To ask that question today seems fine.  But I was even skeptical in the mid 1990’s when we at Mentor Graphics created Extended VCD to support the IEEE 1076.4 (VITAL) gate level simulation standard.  At that time the largest designs were around 1 million gates. While Extended VCD never became an official IEEE standard, we shared it with our ASIC Vendor and FPGA partners along with our major competitors to ensure debug data access and portability for VITAL users was on par with Verilog.  But Extended VCD also suffers the same fate of being almost impossible to support modern large designs.

Today: VCD Replaced by a Proprietary World

VCD and Extended VCD have remained static for about 20 years. But commercial simulator, emulator and other verification technology suppliers have not stopped innovating to advance support for larger design sizes with larger result data sets. As we move to 2 billion gate designs and beyond, the dependence on these private and closed technological advances and innovations has never been more important.

But that proprietary dependence comes with a cost. We stand at a crossroads where consumers of verification results information lose the open and unencumbered use offered by VCD or they need a path forward that preserves their current benefits while protecting and encouraging producers of such information to continue to innovate by private means.  The only alternative are fully integrated solutions from a single supplier that rarely get consumer endorsement in a best-of-breed; mix-and-match world.

Near Future: Federating the Proprietary World with DDA

Federating proprietary solutions almost sounds like something that is impossible to do. But Mentor and Cadence will share their emerging work on a standard to federate the different sources of verification results that can come from private sources with unencumbered access for the consumer. The Debug Data API standard will offer consumers the benefits of VCD interoperability, data portability and openness while preserving the benefits of private innovation for tool and solution producers. It will not impose data format translations from one format to another as a means to promote data portability.  It will not require the means by which one supplier or another stores verification results to be exposed.  It will offer the best of both worlds to producers and consumers.  I guess in some cases, you can have your cake and eat it too! There are more details to share, and the best place start is to meet us at DAC.

VA DDA Session AbstractMentor and Cadence Share DDA Details at DAC

  • Location: Verification Academy Booth (#2408)
  • Date: Tuesday, June 9th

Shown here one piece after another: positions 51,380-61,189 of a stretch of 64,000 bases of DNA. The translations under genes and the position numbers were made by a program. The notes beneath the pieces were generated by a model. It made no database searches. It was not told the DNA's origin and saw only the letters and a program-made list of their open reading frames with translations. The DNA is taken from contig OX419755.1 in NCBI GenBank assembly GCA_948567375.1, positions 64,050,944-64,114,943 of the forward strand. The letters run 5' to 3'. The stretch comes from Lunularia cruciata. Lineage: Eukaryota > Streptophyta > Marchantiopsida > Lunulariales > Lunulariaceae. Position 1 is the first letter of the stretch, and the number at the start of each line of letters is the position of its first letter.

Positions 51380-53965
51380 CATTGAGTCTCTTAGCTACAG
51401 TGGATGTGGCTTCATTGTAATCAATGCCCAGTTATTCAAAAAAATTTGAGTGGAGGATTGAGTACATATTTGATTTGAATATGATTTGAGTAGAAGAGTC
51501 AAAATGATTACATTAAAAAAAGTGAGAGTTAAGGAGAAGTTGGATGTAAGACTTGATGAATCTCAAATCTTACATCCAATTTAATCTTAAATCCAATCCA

• Time: 5:00pm PT
    More Information >

We will discuss the details of DDA and show a proof of concept demonstration that will highlight each company’s simulator and results viewer in action.  Since there is no other session following this one at the Verification Academy booth, we will also be around to discuss the next steps with all present afterwards.

You can read more about this from my colleague and competitor, Cadence’s Adam Sherer, on his blog at the Cadence site here.  He bring his own perspective to this.

See you at DAC!

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9 October, 2014

DVCon India, held in September 2014 in Bangalore, built on the Indian SystemC User Group meeting events and added a Design & Verification track to its popular system-level design (ESL) track that has been popular for many years.  The main stage played host to the keynote presentations, opening ceremonies and best paper and poster awards.

Several DVCon India keynote presentations, which I will go into more depth later touched on emerging use of virtual platforms in system design and the growing impact India has on design verification.  In particular, Mentor’s CEO, Wally Rhines contrasted Wilson Research survey data on design verification from India and the rest of the world.  A strong adoption of SystemVerilog and its popular methodology, the Universal Verification Methodology (UVM) was clear from the survey results Wally shared.

But even beyond SystemVerilog and UVM, the discuss of what could come next anchored the first day of DVCon India discussion on Accellera’s exploration of “portable stimulus.”  Accellera has a group exploring if the industry is ready to start a standards project on this concept.  And the first day when DVCon India attendees were offered an opportunity to learn about this, the multi-company (Mentor Graphics, Breker & CVC) tutorial on the topic was standing room only.